Growing up in Czechoslovakia, Jan Vilcek dreamt of becoming a journalist or lawyer – two occupations burdened by the country’s Communist ideals. Instead, Vilcek did what his parents wanted: He became a doctor.
During medical school, after volunteering for a microbiology project, Vilcek became fascinated by research, but yearned to leave his homeland.
In 1964, he slipped under the Iron Curtain into America, defecting using visas for a weekend trip to Vienna.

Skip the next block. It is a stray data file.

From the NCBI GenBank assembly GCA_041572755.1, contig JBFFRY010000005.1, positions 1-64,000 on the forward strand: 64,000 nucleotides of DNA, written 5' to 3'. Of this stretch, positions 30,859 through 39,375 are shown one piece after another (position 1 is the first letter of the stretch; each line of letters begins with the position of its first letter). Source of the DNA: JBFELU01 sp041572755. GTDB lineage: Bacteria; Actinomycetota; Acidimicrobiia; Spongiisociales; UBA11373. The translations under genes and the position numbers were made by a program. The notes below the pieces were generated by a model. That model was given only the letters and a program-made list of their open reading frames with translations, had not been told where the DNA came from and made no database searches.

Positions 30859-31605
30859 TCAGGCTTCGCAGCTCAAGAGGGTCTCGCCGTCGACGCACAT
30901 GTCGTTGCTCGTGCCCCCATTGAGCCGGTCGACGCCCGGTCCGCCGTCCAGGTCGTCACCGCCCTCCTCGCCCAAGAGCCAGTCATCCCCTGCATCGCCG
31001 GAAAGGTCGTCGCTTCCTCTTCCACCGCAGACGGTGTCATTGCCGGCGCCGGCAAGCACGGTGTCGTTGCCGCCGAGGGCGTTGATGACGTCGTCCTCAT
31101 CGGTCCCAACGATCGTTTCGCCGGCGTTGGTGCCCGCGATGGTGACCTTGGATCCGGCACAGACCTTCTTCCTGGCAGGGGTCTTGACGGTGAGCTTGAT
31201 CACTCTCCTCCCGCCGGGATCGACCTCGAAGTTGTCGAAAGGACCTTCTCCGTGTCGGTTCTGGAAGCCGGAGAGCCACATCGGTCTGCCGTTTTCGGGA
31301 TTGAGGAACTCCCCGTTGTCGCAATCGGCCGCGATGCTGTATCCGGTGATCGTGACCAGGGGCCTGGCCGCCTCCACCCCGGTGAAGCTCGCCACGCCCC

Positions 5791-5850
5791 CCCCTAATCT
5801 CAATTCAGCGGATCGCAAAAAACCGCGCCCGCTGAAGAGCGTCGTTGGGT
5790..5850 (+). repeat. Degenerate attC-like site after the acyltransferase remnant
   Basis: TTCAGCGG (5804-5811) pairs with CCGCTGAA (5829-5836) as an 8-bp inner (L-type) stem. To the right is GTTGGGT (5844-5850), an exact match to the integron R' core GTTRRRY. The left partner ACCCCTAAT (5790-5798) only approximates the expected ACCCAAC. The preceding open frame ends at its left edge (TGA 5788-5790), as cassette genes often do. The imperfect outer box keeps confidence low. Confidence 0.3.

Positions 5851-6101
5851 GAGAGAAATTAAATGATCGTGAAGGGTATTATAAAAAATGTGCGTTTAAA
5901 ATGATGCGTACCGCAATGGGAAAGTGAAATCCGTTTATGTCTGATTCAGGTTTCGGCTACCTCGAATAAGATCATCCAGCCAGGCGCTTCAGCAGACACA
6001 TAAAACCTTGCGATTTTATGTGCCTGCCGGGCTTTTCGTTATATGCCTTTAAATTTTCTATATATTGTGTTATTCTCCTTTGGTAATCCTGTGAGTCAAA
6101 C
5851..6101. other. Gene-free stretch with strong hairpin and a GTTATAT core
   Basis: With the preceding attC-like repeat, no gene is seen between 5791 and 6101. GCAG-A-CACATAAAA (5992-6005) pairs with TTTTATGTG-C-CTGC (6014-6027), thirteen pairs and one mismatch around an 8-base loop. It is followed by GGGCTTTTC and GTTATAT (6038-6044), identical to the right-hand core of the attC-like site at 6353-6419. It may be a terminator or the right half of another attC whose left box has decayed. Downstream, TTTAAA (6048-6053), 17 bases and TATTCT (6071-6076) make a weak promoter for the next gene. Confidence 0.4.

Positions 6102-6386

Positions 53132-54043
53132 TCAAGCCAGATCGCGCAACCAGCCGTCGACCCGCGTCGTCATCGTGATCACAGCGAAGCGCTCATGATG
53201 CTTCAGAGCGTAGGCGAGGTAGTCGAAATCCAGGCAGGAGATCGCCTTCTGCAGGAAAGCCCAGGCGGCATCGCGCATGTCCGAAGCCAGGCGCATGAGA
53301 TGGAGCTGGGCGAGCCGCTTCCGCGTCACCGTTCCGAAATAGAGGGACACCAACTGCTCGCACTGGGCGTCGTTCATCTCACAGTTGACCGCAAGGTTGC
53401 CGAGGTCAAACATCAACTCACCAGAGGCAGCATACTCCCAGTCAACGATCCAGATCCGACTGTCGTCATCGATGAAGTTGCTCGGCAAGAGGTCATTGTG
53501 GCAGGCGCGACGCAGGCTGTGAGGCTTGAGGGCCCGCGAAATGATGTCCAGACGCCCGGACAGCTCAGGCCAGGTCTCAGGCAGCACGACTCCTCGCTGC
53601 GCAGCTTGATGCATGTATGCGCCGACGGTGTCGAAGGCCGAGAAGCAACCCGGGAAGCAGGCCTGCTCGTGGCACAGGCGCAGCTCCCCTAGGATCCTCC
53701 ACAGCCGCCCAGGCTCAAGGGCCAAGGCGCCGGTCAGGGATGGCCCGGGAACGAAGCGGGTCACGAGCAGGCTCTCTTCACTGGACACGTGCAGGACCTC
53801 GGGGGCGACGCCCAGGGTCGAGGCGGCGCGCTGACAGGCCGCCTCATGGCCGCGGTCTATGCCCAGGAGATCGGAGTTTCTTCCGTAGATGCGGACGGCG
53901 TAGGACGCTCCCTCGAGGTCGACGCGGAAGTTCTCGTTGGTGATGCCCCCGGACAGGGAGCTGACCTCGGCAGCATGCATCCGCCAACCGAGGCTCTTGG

A year later, Vilcek began work at New York University as an assistant professor of microbiology. There, he studied interferon, proteins that protect the body against viruses and other pathogens.
Out of this research, Vilcek and a colleague helped develop an antibody that serves as the basis for Remicade, an anti-inflammatory drug used primarily to treat rheumatoid arthritis.
Using royalties from Remicade, Vilcek and his wife established a foundation to help other immigrants pursue their academic and professional dreams.